Recently, we had another residential fire in the Roseburg area caused by the baseboard heater in a bedroom. Clothing and other flammable materials had been piled adjacent to the heater and with the cool nights the heaters in the home had automatically kicked on which in turn ignited the materials. Thankfully no one was hurt but of course there was a good deal of damage. This type of fire is unfortunately not uncommon but is easily avoided. Firstly, do not place anything flammable on or near any heat source. Secondly, be aware of the thermostat settings so when the nighttime temperatures do dip you are aware the heat may be coming on. Finally just make yourself aware of fire issues in regards to heating in general. This recent fire in the Roseburg area prompted us to do a little research on fires and heating systems. The following information was taken from a series of reports put out by FEMA.
-An estimated 54,500 heating fires occur each year in the United States.
-Heating is the second leading cause of all residential building fires following cooking.
-Residential building heating fires peak in January and February; this peak accounts for 34% of fires.
-Confined heating fires, those fires confined to chimneys, fuels, fuel boxes, or boilers, account for 87% of residential building heating fires.
–31% of the non-confined residential building heating fires occur because the heating source is too close to combustibles.
–Residential building heating fires peak in the early evening hours between 5 p.m. and 9 p.m. with the highest peak between 6 p.m. and 8 p.m. This four-hour period accounts for 30% of all residential building heating fires.
-The percentage of residential building heating fires declines to the lowest point during the summer months from June to August. Heating fires during these months tend to be confined fuel burner/boiler malfunction fires (64%) or involve water heaters (10%).
The term heating fires applies to those fires that are caused by central heating units, fixed or portable local heating units, fireplaces, heating stoves, chimneys and water heaters.
Building fires consist of two major categories of incidents: fires that are confined to specific types of equipment or objects (confined fires) and those that are not (non-confined fires). Confined building fires are small fire incidents that are limited in scope, confined to noncombustible containers, rarely result in serious injury or large content losses and are expected to have no significant accompanying property losses due to flame damage.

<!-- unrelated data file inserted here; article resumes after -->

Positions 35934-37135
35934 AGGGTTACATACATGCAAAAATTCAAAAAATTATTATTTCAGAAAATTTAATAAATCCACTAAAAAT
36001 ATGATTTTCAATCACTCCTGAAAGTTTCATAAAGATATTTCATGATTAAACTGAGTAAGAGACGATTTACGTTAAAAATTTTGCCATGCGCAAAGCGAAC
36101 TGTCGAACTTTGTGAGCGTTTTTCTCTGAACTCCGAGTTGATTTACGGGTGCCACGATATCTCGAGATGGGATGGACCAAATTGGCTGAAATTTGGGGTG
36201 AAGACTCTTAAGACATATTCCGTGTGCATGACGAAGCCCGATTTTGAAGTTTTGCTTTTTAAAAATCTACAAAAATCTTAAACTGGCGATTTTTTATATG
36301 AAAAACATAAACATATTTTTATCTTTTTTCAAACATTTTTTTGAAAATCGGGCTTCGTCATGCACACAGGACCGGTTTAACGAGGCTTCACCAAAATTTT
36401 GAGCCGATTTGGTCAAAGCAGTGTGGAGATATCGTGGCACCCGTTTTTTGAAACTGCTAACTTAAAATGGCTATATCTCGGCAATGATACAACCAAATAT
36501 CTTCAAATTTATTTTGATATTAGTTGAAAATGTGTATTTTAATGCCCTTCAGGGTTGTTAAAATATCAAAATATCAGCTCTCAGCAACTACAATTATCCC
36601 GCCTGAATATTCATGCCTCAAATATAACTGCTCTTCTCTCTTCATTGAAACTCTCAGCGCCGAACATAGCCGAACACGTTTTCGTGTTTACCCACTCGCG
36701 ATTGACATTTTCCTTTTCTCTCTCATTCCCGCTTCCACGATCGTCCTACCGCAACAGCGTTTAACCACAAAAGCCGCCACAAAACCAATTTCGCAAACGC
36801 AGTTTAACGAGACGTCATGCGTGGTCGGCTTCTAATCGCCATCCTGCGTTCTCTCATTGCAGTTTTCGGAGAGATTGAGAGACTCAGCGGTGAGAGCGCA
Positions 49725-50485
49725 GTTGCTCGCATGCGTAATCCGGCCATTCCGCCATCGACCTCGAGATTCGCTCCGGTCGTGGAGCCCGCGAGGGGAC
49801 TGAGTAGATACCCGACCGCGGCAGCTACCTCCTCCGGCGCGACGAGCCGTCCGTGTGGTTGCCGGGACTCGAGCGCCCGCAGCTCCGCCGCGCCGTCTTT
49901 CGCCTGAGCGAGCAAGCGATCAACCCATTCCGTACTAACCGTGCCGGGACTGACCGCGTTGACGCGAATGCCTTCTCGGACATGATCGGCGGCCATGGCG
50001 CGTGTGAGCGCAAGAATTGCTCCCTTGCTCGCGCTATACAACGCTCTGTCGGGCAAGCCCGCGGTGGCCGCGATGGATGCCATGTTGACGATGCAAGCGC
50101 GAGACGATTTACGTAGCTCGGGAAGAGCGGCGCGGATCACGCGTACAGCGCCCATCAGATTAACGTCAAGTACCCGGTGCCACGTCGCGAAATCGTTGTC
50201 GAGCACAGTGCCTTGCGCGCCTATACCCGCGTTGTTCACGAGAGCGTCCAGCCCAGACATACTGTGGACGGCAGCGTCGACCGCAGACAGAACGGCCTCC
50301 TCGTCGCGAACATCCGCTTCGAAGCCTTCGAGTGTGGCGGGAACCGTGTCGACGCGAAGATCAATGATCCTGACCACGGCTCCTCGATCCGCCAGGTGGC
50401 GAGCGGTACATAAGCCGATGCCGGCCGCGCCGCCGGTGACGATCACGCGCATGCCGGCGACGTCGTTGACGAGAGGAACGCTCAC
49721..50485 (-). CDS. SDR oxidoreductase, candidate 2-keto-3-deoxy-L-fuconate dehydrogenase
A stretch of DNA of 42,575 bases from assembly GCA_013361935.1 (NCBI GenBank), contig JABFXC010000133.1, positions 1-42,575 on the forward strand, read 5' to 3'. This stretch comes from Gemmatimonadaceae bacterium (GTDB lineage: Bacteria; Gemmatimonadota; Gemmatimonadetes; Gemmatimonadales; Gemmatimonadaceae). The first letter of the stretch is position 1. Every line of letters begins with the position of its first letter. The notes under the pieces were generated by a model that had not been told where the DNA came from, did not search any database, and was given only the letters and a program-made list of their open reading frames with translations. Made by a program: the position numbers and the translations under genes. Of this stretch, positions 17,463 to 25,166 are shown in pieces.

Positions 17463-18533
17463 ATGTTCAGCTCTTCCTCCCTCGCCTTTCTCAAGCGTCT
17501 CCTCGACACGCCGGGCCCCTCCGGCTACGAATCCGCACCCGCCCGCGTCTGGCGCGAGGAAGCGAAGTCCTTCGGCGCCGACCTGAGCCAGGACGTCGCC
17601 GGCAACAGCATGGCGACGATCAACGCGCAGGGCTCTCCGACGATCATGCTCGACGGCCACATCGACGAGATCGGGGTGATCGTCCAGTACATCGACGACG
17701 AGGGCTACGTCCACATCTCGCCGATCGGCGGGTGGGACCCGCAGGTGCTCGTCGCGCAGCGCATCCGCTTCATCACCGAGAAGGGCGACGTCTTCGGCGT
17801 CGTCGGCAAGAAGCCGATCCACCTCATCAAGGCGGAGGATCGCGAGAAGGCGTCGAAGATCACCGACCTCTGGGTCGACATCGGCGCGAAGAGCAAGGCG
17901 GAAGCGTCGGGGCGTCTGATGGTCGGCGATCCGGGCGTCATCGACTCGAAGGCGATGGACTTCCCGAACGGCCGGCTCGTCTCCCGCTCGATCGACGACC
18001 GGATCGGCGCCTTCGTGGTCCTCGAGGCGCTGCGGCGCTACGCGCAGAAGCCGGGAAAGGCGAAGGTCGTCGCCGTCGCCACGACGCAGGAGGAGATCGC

One and two family residences are disproportionately represented in residential heating fires. Heating fires in one and two family residences account for 81% of residential heating fires – yet one and two family residences represent only 66% of residential fires. Multifamily dwellings account for an additional 15% of these heating fires. Multifamily dwellings (apartments, condominiums and the like) often have professionally maintained heating systems which may account for these differences in fire incidence.
The “misuse of material or product” is the leading category contributing (39%) to the ignition of non-confined residential heating fires. “Mechanical failure or malfunction” is the second leading category in 23% of residential heating fires and “operational deficiency” is the third leading category in 18% of the fires. These three categories play a role in 79% of non-confined residential heating fires.
Heat source too close to combustibles (31%) is, by far, the leading specific factor contributing to ignition. Heat source too close to combustibles is more than twice the second leading factor contributing to ignition, miscellaneous mechanical failure/ malfunction (13%).
Safer heating equipment and public awareness of heating fire prevention have substantially decreased the incidence of residential heating fires. Chimney maintenance is now more often the norm rather than the exception. Although the numbers of these fires have decreased, residential building heating fires still affect neighborhoods and communities and therefore, continue to receive attention within local fire departments and State agencies. This attention is largely because residential building heating fires account for and cause injuries and deaths as well as property damage. Many of these fires can be prevented through proper maintenance and proper use of heating equipment.
If you would like a complete copy of this report, please go to www.usfa.dhs.gov/statistics/reports/index.shtm .
If you have baseboard heat and would like to look into a different, safer, more efficient heating system or would like to get your existing system serviced, please contact us at one of out three offices.